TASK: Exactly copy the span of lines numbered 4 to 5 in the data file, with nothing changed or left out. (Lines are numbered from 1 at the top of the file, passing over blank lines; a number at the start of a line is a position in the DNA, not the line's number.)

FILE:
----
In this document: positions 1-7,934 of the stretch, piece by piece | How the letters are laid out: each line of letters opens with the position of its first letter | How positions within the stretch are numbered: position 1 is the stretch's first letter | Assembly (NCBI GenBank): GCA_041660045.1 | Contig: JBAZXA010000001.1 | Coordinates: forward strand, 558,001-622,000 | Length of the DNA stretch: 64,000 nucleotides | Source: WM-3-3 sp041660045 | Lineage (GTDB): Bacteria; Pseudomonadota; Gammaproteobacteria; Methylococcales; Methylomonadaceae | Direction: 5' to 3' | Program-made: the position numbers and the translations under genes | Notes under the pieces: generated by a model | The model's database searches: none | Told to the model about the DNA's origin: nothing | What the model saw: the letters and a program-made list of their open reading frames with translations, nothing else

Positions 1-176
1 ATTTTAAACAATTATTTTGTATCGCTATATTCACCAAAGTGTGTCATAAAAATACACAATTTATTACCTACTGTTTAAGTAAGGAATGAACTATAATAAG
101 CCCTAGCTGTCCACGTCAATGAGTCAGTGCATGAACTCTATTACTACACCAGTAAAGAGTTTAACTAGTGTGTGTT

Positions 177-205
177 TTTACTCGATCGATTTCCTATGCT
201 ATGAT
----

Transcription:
101 CCCTAGCTGTCCACGTCAATGAGTCAGTGCATGAACTCTATTACTACACCAGTAAAGAGTTTAACTAGTGTGTGTT

Positions 177-205